As the 2015 NFL regular season comes to a close today, several teams have already gotten an early start on coaching changes, and more will follow in the coming days.
The Browns didn't wait for the completion of Sunday's game against the Steelers to start making moves. According to sources within the team, general manager Ray Farmer was fired by the Browns after meeting with ownership before the team's loss to Pittsburgh.
Prior to Sunday, Browns owner Jimmy Haslam made the decision to fire coach Mike Pettine, multiple sources said. Pettine is scheduled to meet with Haslam on Sunday night.
Pettine leaves after just two seasons full of quarterback movement and a woeful defense.
Haslam has already laid the groundwork for the move, doing work on potential candidates and seeing who will be available to him.
It ends a tumultuous tenure for Cleveland, filled with dysfunction, in-fighting, failed player acquisitions and wasted draft picks. Members of the front office were barely on speaking terms with the coaching staff, while Haslam informed them he must be consulted on endless football decisions. Pettine asked Haslam face-to-face on Friday if he would return, and the owner said nothing. Pettine and his staff then understood it was over.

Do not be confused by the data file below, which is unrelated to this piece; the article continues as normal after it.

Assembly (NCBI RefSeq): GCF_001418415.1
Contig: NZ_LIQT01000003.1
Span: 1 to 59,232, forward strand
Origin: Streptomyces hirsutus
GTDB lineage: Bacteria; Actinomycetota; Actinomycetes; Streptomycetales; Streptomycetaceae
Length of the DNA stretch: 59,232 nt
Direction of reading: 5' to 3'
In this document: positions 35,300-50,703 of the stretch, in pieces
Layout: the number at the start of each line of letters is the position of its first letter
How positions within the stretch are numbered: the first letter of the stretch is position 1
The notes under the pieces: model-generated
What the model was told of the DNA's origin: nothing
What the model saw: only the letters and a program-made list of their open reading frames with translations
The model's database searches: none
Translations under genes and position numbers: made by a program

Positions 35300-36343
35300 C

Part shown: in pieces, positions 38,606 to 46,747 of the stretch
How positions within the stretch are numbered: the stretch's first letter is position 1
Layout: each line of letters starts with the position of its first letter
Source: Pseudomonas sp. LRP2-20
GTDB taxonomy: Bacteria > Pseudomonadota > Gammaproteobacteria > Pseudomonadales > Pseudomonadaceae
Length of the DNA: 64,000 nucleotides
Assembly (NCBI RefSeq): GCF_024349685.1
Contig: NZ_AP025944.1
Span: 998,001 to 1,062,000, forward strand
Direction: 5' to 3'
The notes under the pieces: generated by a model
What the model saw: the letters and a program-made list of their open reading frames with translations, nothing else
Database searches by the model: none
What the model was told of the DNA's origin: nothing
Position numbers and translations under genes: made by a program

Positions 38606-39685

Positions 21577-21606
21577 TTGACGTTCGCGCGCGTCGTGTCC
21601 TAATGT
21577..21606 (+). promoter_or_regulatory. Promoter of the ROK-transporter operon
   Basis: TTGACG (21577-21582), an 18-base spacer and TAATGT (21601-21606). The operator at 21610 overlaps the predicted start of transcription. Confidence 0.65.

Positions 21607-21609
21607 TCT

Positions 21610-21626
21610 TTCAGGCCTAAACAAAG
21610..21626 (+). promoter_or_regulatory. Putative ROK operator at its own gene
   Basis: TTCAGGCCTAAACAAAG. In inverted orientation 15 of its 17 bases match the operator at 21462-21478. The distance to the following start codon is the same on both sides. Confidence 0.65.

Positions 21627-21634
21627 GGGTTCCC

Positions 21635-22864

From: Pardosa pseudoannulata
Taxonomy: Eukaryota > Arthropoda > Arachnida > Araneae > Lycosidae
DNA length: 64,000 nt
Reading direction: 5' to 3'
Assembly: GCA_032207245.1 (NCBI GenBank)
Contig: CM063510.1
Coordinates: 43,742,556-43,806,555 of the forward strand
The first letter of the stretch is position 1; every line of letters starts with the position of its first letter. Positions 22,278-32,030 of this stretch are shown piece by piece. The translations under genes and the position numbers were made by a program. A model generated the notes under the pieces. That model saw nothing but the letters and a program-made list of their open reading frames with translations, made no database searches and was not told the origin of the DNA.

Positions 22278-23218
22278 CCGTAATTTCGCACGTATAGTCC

"If it does go the wrong way for me, my biggest regret is not being able to deliver for these fans who have suffered for a long time," Pettine said. "It's a pass-fail league. Nobody wants to hear it takes time."
So who comes next for the Browns? According to sources, the Browns are expected to interview Detroit Lions defensive coordinator Teryl Austin and Chicago Bears offensive coordinator Adam Gase for the head-coaching job. Former Buffalo Bills head coach Doug Marrone likely will be interviewed by the team, too.
Here is a look at some of the other potential head-coach openings:
Colts coach Chuck Pagano: The expectation is Pagano is coaching his final game for the Colts, just one year after taking Indy to the AFC title game. Owner Jim Irsay hasn't made a formal decision -- a move he'd like to wait on until the season ends. But there is little belief Pagano will be asked back for 2016 in the form of an extension. He turned down a one-year contract before the season, putting himself on the hot seat.
As for general manager Ryan Grigson, he is expected to be retained for the coaching search, at the very least. While Pagano is in the final year of his contract, Grigson saw his option exercised more than a year. The Colts will think big for their next head coach, with names like Sean Payton and potentially Nick Saban on their radar. It is unclear how receptive both coaches will be. Saban gets inquiries every year and rarely considers them.
Titans coach Mike Mularkey: The interim coach hasn't won much, and with quarterback Marcus Mariota, this should be a prime opening. That said, the Titans are expected to consider Mularkey as a legitimate candidate. The organization has strong feelings for him and how he's handled Mariota. They also know it wouldn't be a popular hire for their fan base, which might make it a longshot move. But if they keep general manager Ruston Webster and extend CEO Steve Underwood, this could be the direction they are going.